chest-puffing pride on the part of one faculty, and back-breaking efforts on the part
of another faculty to prove that, as a group,
they are better, more well-balanced students. Whatever enthusiasm is present is
smothered by pride and reduced to the level
of the almighty dollar by demands for
money. UBC students have little actual
enthusiasm for their respective faculties.
They have enthusiasm, however, when
it comes to sports. Artsmen and Sciencemen
alike will go rah-rah for UBC when it comes
to a basketball game between the Thunderbirds and another University. But interfaculty "spirit" is no more than useless bickering—since it usually takes the form of
So, behold, and watch the ascent of the
newest pie in the sky—spirit. It looks as if
the pie will rise to giddy heights with representatives of different factions all striving for a large slice.
Sooner or later, campus groups are going to grab hold of the pie and when that
happens we can expect a slap-stick, pie-
throwing comedy that will far outdo the
Buster rteaton days in farce and low
People will laugh just as they have
laughed at slap-stick for ages—but it won't
be the pie-throwers that laugh, it will be
the spectators.
• reviewing
the symphony
• THE noted Russian violinist and conductor Gregory Garbovitsky made his
yearly appearance with the
Vancouver Orchestra, Sunday. He chose a popular and
spirited program, well within the limits of a non-permanent symphonic group, and,
knowing the orchestra as
well as he does, he was able
to give one of the outstanding performances of the current season.
That Impeccable master, William Primrose, was the assisting
artist 'in the Haendel Viola Concerto and Arthur Benjamin's Concerto on theme of Clmaroso.
Judging from Sunday's performance it is little wonder that
Primrose has by his own efforts
placed the viola within the realm
of modern solo instruments. The
immediate impression of his playing was one of absolute beauty,
intensity and sincerity.
It is hardly poslble to imagine
a more satisfying, complete conception of the Haendel Concerto.
In the second movement he attained that height of emotional
intensity which transcends descriptive analysis. I have never
heard a finer, more sensitive or
intelligent performance in Vancouver. Arthur Benjamin's Concerto is a beautiful work. It was
fully realized, admirably played.
However, Primrose waa almost totally responsible for the atmosphere created by the work.
As a pure statement of the music in this Concerto and as a dazzling solution of its technical patterns there is no one to match his
performance. The orchestra was
reluctant to follow him, however.
Vitality, the keynote of Garbo-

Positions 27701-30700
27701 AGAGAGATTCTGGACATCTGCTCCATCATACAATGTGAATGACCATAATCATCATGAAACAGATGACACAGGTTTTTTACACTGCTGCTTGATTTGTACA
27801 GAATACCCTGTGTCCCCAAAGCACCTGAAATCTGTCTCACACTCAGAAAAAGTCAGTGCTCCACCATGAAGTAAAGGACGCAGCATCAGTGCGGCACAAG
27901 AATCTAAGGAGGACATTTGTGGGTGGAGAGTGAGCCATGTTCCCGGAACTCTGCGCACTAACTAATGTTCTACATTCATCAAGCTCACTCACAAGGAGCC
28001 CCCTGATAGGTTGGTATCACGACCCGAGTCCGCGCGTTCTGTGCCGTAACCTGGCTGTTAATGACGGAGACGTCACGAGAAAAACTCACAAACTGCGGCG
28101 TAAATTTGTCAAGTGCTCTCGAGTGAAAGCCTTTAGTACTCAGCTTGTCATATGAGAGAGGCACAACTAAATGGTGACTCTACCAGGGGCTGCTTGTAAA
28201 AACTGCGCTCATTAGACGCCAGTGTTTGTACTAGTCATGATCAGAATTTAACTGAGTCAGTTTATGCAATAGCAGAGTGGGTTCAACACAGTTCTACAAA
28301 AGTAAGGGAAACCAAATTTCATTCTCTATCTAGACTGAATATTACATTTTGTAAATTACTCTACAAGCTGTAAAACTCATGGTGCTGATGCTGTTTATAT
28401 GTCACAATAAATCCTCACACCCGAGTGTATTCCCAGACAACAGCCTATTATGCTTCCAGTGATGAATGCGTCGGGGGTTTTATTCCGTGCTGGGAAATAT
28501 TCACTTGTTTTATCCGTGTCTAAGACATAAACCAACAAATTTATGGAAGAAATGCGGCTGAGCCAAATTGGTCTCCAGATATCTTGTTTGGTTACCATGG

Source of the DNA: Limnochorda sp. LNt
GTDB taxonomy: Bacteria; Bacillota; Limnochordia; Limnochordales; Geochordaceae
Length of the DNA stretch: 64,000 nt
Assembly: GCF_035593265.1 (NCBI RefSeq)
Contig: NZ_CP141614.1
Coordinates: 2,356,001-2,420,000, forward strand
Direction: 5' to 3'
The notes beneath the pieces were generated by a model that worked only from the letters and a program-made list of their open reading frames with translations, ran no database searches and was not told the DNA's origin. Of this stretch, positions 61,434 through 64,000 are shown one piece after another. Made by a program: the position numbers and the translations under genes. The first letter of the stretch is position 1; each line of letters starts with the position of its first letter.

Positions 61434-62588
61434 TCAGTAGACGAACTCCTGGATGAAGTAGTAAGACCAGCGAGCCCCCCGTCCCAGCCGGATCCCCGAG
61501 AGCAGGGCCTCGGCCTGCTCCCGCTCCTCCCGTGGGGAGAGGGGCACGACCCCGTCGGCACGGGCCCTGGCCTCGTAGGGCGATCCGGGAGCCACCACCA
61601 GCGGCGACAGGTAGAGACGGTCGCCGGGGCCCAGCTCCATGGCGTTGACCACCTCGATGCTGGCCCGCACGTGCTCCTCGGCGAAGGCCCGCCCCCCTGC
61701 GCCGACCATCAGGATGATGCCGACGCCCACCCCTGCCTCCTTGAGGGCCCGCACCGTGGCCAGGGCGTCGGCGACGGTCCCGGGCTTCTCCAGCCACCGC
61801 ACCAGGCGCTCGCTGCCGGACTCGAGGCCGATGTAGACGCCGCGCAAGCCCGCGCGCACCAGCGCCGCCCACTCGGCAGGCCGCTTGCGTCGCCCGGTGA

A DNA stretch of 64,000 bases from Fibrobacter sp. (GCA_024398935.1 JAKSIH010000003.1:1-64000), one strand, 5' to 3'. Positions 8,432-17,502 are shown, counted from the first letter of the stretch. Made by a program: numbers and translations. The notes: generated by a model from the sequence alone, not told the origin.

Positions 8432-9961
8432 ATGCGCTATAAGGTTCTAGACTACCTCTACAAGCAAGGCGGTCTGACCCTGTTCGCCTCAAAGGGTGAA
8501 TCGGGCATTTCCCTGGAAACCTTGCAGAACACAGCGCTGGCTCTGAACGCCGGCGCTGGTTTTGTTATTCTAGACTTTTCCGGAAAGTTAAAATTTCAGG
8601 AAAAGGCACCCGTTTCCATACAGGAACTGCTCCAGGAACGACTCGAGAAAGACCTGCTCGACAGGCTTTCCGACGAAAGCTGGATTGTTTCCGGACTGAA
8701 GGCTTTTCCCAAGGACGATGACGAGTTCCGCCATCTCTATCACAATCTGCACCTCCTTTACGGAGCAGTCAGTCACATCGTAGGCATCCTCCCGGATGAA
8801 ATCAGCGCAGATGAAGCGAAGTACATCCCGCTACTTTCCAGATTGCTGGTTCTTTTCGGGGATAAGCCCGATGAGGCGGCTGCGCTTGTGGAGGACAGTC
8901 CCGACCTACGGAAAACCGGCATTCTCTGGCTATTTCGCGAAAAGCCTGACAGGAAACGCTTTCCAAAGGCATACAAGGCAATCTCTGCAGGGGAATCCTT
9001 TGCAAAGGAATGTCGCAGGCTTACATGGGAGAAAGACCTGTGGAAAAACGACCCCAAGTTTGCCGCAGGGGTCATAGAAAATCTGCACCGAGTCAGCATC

vitsky's conducting, was the driving force of the remainder of the
heard here many times, was well
played. Von Weber's realistic and
popular Oberon Overture drew
commendation from the appreciative audience
The woodwind section has a
decided tendency to play out of
tune in ensemble. This seems to
be due to unnecessary forcing of
tone. Little can be done to remedy
the orchestra's faulty pitch except
constant practice,
The beauty of the G Minor Symphony lies in its fusion of classical
nobility   with   romantic   beauty.
Mr. Garbovitsky's conception of
the work was admirable but he
was inclined to be impetuous.
An emphasis of the melodic lines
is necessary* but a thorough study
of Mozart's intricate harmonies
leads to the fullest realization of
the work.
Mr. Garbovitsky's conception of
the two Russian works, the Tchal-
powsky Serenade and the Dance
of the Polovetsian Maidens by
Borodin was fresh and vigorous.
He displayed the dash and verve
necessary for an inspiring climax
to a most delightful and popular
Looks Like Putty;
Bounces Like Rubber
• NEW YORK, Jan.#16—A new synthetic rubber, which
looks like and is as pliable as soft putty but which, contrary to characteristics of ordinary rubber, loses none of its
elastic qualities at temperatures as low as 60 degrees below
zero and as high as 575 degrees above, was announced here
today by the General Electric Company.
It is known as silicone rubber,
and can be stretched like taffy or
chewing gum, yet when rolled into a round mass, will bounce as
well, If not better than, any ball
of the best rubber.
This new rubber has many wartime uses. The War department
permitted announcement of two,
its use as a gasket for B-29 superchargers, which operate at extremely high temperatures and
for a like use ln supporting the
lenses ln large Navy searchlights,
which must stand severe vibrations everytime a battle-ship's big
guns are fired as well as extreme
heat from electric carbon arc supplying the illumination.